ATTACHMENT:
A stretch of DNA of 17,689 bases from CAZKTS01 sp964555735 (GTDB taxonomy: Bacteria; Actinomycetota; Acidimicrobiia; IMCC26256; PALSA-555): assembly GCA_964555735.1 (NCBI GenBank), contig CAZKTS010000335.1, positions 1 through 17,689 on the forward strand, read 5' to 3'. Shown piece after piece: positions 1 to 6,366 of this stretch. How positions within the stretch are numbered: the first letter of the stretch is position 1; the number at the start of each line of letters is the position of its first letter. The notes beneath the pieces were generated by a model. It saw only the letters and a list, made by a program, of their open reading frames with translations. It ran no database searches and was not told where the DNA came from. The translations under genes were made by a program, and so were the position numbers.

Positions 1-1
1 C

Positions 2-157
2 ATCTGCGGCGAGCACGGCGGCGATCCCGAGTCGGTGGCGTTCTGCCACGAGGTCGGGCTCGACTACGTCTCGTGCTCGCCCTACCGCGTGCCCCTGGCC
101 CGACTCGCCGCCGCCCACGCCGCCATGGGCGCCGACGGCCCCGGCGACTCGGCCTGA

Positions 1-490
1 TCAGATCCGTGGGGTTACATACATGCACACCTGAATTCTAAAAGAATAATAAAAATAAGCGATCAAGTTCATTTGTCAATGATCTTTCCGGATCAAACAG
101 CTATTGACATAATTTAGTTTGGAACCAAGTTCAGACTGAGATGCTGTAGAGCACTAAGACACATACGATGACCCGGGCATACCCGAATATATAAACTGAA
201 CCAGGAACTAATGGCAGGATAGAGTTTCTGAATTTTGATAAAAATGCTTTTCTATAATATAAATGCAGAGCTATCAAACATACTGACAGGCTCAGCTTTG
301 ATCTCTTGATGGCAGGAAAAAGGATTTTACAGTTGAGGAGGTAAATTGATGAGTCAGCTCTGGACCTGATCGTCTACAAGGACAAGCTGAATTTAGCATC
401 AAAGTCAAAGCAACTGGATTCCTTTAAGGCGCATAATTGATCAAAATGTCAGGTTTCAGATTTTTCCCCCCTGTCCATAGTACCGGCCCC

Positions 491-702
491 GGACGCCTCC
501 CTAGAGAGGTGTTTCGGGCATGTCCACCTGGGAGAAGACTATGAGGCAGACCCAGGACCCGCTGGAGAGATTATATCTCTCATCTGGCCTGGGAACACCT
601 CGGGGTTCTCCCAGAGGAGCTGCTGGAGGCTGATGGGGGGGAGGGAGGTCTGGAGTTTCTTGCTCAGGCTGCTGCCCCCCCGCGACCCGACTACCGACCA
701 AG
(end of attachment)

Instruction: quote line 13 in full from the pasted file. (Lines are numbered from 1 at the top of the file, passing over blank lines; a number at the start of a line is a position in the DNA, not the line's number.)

Positions 491-702